This is so true, I remember always being hurried to pick out a book in the library while I could spend hours just looking, skimming and hunting for books.

    1. discarding of traditional skill-based instruction. She urges teachers to "use com mon sense and experience to create a combi nation program

      Great! finally a mention of common sense! I think this really important as sometimes we as teachers might forget to use commonsense in planning and implementing lessons.

    2. he slotter activity not only provides short a practice; it also teaches the function words was, when, and because through inci dental learning (exposure and repetition). And it enables students to experience comfort and success with sophisticated sentences

      I had never heard of this activity and I think it is valuable as it provides comfort and success for students with sophisticated sentences

    3. Teaching phon ics in association with children's literature maximizes learning opportunities for begin ning reader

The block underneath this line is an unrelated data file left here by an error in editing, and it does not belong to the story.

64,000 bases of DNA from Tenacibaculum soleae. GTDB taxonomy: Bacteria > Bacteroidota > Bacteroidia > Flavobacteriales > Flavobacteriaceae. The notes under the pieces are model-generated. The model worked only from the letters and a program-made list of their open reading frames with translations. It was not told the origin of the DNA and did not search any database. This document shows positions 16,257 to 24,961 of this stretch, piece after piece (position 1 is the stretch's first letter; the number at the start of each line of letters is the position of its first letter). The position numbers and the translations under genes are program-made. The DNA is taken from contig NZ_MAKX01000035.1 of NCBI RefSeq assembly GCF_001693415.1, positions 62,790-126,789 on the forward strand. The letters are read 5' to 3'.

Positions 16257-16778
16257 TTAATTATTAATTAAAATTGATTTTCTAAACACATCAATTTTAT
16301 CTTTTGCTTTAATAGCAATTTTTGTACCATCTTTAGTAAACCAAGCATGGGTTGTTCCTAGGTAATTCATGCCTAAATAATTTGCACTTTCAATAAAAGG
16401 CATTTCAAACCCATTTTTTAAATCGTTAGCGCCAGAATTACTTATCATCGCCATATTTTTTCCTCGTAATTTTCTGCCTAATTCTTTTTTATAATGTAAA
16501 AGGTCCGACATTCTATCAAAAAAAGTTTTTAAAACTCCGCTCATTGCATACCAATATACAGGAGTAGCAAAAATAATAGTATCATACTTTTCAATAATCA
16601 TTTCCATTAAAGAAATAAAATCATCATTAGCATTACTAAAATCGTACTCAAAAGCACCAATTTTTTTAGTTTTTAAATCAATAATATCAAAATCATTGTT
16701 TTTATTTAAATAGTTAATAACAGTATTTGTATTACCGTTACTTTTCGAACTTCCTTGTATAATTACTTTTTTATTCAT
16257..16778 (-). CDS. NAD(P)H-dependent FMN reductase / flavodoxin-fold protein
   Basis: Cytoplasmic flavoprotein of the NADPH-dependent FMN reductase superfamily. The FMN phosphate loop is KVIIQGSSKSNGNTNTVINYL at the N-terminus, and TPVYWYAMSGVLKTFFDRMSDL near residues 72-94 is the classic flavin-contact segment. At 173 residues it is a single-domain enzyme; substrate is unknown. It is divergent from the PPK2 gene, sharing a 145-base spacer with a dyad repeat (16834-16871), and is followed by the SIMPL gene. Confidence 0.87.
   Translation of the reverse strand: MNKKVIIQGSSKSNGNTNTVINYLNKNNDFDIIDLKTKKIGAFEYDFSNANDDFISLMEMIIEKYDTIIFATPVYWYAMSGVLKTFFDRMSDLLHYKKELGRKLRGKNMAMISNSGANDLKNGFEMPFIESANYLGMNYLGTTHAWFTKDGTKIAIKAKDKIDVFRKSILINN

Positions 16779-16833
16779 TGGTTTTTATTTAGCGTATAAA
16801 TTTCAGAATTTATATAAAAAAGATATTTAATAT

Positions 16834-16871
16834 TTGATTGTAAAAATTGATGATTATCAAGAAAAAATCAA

It is clear that phonics instruction within literature is the most beneficial way to provide learning opportunities to students. However, I think in this article we see both sides to teaching phonics and how they both have their benefits.

    4. ads aloud Angus and the Cat (Flack, 1931). In this listen/enjoy step, the teacher models expressive oral reading and promotes the enjoyment of an engaging tale

      It is so important for a teacher to demonstrate expressive oral reading for students. For one it engages the children more and it teaches about the use of exclamation, questions, pauses and how to annunciate properly in specific circumstances.

    5. Proponents advocate the use of whole stories, value a meaning emphas

      Using whole stores is an important component to providing a love of literature and for a child's future in reading by valuing a meaning emphasis and to show them that they are not just reading because the teacher or their parents told them to.